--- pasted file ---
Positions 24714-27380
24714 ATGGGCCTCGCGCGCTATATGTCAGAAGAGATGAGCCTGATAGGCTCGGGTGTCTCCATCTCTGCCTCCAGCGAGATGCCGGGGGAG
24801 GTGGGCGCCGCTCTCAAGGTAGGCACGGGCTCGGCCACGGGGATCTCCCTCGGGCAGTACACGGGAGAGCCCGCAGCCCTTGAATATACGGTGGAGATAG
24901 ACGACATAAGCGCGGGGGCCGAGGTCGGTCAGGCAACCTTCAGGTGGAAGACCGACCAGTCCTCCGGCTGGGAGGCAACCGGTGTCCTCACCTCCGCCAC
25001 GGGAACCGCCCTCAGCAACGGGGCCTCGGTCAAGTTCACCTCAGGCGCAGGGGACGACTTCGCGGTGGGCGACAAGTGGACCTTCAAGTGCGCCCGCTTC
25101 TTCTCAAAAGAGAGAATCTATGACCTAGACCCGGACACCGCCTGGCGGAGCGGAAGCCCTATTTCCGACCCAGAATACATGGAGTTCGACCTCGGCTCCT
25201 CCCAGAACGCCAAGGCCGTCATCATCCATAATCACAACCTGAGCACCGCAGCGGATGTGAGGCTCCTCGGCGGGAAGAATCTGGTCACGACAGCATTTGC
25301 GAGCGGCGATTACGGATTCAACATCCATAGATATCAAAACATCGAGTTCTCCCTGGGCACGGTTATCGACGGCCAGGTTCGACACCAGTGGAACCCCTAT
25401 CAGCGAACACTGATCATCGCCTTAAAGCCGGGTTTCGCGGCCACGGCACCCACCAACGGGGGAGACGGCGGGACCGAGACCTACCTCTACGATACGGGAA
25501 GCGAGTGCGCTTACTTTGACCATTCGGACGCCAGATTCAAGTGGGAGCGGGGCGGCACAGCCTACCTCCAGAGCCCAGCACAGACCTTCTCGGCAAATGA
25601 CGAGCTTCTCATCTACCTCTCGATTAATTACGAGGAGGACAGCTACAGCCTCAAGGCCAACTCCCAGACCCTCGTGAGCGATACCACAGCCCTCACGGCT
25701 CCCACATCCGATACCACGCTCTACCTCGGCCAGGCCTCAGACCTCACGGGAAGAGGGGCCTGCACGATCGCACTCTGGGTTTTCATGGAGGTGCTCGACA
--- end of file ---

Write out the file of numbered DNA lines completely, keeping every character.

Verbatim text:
Positions 24714-27380
24714 ATGGGCCTCGCGCGCTATATGTCAGAAGAGATGAGCCTGATAGGCTCGGGTGTCTCCATCTCTGCCTCCAGCGAGATGCCGGGGGAG
24801 GTGGGCGCCGCTCTCAAGGTAGGCACGGGCTCGGCCACGGGGATCTCCCTCGGGCAGTACACGGGAGAGCCCGCAGCCCTTGAATATACGGTGGAGATAG
24901 ACGACATAAGCGCGGGGGCCGAGGTCGGTCAGGCAACCTTCAGGTGGAAGACCGACCAGTCCTCCGGCTGGGAGGCAACCGGTGTCCTCACCTCCGCCAC
25001 GGGAACCGCCCTCAGCAACGGGGCCTCGGTCAAGTTCACCTCAGGCGCAGGGGACGACTTCGCGGTGGGCGACAAGTGGACCTTCAAGTGCGCCCGCTTC
25101 TTCTCAAAAGAGAGAATCTATGACCTAGACCCGGACACCGCCTGGCGGAGCGGAAGCCCTATTTCCGACCCAGAATACATGGAGTTCGACCTCGGCTCCT
25201 CCCAGAACGCCAAGGCCGTCATCATCCATAATCACAACCTGAGCACCGCAGCGGATGTGAGGCTCCTCGGCGGGAAGAATCTGGTCACGACAGCATTTGC
25301 GAGCGGCGATTACGGATTCAACATCCATAGATATCAAAACATCGAGTTCTCCCTGGGCACGGTTATCGACGGCCAGGTTCGACACCAGTGGAACCCCTAT
25401 CAGCGAACACTGATCATCGCCTTAAAGCCGGGTTTCGCGGCCACGGCACCCACCAACGGGGGAGACGGCGGGACCGAGACCTACCTCTACGATACGGGAA
25501 GCGAGTGCGCTTACTTTGACCATTCGGACGCCAGATTCAAGTGGGAGCGGGGCGGCACAGCCTACCTCCAGAGCCCAGCACAGACCTTCTCGGCAAATGA
25601 CGAGCTTCTCATCTACCTCTCGATTAATTACGAGGAGGACAGCTACAGCCTCAAGGCCAACTCCCAGACCCTCGTGAGCGATACCACAGCCCTCACGGCT
25701 CCCACATCCGATACCACGCTCTACCTCGGCCAGGCCTCAGACCTCACGGGAAGAGGGGCCTGCACGATCGCACTCTGGGTTTTCATGGAGGTGCTCGACA